‘US to face global protests over CIA torture report’

‘US to face global protests over CIA torture report’
The US is sure to face protests both at home and abroad after the Senate intelligence committee published its report on the CIA’s use of torture on prisoners, Colonel Ann Wright told RT, saying the next step for Washington should be accountability.

The summary of the report was published on Tuesday after four years of investigation. The document lists such torture techniques as waterboarding, ice baths, sleep deprivation, threats of death and threats to detainees’ families as those used and approved by authorities.

The White House warned that releasing the report could provoke violence abroad.

READ MORE:Senate accuses CIA of torturing prisoners, overstepping legal boundaries

According to Wright, a retired diplomat, it will indeed cause a global backlash.

RT:The long-delayed report has finally been released. How big are its revelations?

Ann Wright: Well, we don’t know for sure how big they are because the majority of the reports you’ve mentioned is still being kept from us, the American people, and from the world at large. But certainly the executive summary of 500 pages detailed things that we as Americans are very ashamed of.

And the backlash as you mention – I was also a US diplomat, served 16 years as a US diplomat in places all over the world in US embassies, which now are beefing up their security. And it’s one of the things that, of course, when any program is initiated by the CIA or the military, they certainly are to think about the long term consequences if it’s found out about. Which now the CIA torture program is becoming more clear to us and there will be outrage around the world, I would think.

RT:We already knew about waterboarding and other torture tactics in Guantanamo. Now we know these brutal methods were used elsewhere in the world – in secret CIA prisons. What kind of international reaction should we expect?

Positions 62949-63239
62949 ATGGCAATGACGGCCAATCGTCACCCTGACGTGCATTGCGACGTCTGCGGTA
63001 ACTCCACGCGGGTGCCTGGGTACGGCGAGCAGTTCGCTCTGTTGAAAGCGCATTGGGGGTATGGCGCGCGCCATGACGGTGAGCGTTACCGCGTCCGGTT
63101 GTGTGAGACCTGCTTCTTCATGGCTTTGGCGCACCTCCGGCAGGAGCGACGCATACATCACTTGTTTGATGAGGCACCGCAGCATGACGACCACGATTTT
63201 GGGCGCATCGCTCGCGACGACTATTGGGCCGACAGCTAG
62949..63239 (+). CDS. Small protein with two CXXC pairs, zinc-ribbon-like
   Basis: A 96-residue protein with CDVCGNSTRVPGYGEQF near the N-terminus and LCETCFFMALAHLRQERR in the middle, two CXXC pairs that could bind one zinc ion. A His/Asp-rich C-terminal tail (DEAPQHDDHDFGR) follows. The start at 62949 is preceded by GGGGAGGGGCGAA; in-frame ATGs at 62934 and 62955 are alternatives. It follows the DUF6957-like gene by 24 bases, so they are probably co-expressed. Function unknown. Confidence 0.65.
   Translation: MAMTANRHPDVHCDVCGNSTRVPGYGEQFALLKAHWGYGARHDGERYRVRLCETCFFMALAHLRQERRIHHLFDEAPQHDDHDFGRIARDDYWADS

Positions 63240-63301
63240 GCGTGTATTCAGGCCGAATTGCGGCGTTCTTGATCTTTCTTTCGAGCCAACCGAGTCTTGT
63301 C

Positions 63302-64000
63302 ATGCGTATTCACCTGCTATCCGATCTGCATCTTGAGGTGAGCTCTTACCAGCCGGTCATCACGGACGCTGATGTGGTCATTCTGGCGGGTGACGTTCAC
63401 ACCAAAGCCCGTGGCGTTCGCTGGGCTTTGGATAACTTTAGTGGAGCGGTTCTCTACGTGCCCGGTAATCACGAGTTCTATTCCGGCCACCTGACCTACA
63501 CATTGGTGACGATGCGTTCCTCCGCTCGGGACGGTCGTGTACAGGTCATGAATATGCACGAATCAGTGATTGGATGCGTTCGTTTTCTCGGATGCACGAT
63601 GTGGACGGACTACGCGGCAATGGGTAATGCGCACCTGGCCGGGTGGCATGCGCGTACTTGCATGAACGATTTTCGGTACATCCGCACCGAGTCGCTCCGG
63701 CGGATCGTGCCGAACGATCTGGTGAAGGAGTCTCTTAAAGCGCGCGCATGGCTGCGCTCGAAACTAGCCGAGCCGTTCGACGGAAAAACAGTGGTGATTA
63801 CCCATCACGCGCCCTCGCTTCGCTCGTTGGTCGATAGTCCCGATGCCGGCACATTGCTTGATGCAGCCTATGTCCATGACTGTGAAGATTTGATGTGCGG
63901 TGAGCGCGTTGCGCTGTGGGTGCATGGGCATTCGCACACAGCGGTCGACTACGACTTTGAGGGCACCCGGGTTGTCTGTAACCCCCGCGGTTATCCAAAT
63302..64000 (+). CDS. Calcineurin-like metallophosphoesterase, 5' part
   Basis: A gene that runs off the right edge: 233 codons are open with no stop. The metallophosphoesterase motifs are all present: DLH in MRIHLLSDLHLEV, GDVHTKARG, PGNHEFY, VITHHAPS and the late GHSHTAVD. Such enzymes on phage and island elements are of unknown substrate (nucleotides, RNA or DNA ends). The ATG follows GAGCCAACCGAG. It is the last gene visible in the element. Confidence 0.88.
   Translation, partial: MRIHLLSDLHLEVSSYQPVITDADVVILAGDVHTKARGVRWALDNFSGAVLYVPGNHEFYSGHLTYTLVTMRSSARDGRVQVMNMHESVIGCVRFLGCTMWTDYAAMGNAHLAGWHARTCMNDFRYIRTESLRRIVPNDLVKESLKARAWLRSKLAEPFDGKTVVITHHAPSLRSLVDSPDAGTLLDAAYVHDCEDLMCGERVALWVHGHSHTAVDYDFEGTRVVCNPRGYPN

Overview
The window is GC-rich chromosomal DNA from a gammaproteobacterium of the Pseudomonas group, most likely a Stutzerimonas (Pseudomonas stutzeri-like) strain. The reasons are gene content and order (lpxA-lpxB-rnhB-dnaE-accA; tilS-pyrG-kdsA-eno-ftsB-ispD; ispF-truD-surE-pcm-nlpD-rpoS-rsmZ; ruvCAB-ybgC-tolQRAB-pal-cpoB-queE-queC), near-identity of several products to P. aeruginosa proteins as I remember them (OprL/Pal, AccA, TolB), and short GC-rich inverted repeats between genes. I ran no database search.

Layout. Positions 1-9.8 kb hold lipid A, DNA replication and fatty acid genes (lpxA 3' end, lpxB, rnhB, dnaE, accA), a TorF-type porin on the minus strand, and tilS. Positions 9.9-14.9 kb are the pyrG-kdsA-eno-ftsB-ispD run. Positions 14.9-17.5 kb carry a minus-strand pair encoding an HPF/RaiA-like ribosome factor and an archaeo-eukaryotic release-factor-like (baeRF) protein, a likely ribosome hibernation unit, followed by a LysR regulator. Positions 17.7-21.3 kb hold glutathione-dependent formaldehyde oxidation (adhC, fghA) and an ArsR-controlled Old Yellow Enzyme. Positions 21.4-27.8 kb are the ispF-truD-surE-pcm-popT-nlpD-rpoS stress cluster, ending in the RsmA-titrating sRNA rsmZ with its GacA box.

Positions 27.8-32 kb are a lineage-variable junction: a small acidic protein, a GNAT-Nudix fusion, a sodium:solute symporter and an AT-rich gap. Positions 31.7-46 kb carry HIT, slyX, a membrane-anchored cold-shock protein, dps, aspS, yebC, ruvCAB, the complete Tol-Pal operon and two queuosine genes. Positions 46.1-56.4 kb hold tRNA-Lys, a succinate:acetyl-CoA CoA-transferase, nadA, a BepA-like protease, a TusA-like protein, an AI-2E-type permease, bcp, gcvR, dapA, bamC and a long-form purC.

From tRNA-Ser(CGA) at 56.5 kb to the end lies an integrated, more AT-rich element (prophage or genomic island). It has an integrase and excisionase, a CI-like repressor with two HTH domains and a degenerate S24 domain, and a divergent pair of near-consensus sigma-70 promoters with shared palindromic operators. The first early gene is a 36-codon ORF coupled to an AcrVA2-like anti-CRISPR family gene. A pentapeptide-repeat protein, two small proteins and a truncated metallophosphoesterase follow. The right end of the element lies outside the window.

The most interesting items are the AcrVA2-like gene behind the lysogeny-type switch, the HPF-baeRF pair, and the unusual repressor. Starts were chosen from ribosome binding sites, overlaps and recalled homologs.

AW: I would suspect that many embassies will have protesters out in front of them and I would think that right here in the United States that we will have some protests too. We’ve had them in the past in terms of trying to get accountability for our own government actions, actions that many of us feel have been criminal actions, that there were needs to be accountability for it. And just because the Senate issues this report, that’s one step in finding out a little more about it. But now the next step is accountability.

Reuters / Kevin Lamarque

RT:Who will be held accountable at the CIA?

AW: Well, that’s the good point. And how far up will it go? Will it go to the director of the CIA? Will it go to the vice-president? The president? Will it go to the Department of Justice? To attorneys who change the law, really wrote the different law, and they need that Congress to pass in order to protect people who are already committing criminal acts.

RT:The full document remains classified. Do you think the summary that’s been published is enough?

AW: Never. No. We need to know the entire 6,000 pages. And we’re hoping the senator Mark Udall, who is leaving the Senate within a month, that maybe he will read the entire report on the floor of the US Senate, similar to what Senator Mike Gravel did for the Pentagon papers nearly 45 years ago.

RT:How damaging is this report to the CIA?

AW: I think this is a damning report to the CIA. It certainly shows criminal acts were being committed. And in order to prevent them happening in the future we definitely need to have a wider explanation, we need to see the entire 6,000 pages and their redacted parts, the parts that are marked out, they need to be come to the surface, so those who have committed these criminal acts can be held accountable.

The statements, views and opinions expressed in this column are solely those of the author and do not necessarily represent those of RT.